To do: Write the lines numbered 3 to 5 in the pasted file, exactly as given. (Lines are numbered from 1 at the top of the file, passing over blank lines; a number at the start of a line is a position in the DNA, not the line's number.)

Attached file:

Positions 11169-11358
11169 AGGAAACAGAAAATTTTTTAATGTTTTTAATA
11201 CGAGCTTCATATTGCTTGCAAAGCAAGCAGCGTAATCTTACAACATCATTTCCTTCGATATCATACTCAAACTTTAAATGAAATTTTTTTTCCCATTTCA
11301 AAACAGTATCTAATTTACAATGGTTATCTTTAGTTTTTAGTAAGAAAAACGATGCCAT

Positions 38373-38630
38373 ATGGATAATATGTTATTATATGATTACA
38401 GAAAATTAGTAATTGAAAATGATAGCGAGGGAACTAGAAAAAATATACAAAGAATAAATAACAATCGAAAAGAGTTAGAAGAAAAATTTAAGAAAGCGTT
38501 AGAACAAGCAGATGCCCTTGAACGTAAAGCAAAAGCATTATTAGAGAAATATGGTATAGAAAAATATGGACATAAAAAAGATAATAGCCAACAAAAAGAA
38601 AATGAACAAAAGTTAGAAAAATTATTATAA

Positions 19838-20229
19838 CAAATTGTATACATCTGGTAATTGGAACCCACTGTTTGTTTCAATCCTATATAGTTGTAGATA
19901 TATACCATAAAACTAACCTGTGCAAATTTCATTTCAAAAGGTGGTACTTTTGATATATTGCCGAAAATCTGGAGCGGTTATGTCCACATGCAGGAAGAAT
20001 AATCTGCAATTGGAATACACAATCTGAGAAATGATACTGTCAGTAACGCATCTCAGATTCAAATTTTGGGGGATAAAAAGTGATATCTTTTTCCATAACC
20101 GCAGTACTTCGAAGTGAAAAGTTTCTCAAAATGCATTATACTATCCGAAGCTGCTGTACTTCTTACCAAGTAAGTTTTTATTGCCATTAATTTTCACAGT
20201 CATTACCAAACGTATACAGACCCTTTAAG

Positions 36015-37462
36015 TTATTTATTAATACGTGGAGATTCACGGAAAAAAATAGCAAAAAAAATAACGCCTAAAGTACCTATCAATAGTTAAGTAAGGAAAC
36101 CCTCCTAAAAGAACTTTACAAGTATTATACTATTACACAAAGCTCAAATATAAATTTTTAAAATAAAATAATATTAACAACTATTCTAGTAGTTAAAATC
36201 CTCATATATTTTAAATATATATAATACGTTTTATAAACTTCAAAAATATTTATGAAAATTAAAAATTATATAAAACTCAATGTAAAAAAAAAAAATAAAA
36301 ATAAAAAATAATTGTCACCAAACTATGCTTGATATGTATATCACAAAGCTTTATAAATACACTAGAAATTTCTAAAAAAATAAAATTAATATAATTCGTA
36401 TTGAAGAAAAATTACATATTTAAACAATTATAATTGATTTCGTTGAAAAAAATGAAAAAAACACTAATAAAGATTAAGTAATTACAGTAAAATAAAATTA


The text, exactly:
11201 CGAGCTTCATATTGCTTGCAAAGCAAGCAGCGTAATCTTACAACATCATTTCCTTCGATATCATACTCAAACTTTAAATGAAATTTTTTTTCCCATTTCA
11301 AAACAGTATCTAATTTACAATGGTTATCTTTAGTTTTTAGTAAGAAAAACGATGCCAT

Positions 38373-38630